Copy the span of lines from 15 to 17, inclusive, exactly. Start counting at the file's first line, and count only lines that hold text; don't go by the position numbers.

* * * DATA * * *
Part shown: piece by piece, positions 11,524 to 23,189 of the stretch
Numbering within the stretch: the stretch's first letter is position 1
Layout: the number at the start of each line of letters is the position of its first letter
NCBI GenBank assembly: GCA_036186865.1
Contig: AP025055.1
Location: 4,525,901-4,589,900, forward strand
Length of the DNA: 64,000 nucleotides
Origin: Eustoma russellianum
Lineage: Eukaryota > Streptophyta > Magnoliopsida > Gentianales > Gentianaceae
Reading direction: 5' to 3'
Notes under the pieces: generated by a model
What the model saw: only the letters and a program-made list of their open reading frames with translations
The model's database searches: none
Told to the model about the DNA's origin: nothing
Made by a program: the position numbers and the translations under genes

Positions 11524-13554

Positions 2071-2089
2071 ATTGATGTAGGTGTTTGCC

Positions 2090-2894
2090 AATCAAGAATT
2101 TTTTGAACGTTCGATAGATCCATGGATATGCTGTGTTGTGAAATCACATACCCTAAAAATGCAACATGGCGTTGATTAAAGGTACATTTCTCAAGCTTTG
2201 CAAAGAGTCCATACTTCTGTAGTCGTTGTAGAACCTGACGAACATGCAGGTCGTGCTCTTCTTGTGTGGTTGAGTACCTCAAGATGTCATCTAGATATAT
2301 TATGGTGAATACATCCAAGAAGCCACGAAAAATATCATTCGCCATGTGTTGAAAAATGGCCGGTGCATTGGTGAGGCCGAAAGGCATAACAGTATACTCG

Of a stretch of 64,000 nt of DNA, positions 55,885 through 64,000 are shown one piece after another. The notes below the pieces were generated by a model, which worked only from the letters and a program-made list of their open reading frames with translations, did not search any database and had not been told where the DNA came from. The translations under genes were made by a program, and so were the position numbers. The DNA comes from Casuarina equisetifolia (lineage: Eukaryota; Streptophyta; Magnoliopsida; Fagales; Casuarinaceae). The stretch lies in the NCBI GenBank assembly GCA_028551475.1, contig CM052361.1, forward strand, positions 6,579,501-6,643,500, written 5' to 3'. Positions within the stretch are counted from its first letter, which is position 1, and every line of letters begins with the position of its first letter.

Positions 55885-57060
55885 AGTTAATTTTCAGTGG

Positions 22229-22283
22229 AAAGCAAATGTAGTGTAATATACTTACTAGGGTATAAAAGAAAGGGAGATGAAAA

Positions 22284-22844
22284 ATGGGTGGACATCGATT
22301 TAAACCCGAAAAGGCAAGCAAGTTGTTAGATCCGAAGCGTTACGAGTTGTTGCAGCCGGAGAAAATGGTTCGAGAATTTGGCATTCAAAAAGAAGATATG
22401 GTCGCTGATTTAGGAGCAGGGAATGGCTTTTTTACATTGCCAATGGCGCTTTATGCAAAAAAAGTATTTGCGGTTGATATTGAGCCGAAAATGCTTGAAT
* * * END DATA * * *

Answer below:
Made by a program: the position numbers and the translations under genes

Positions 11524-13554

Positions 2071-2089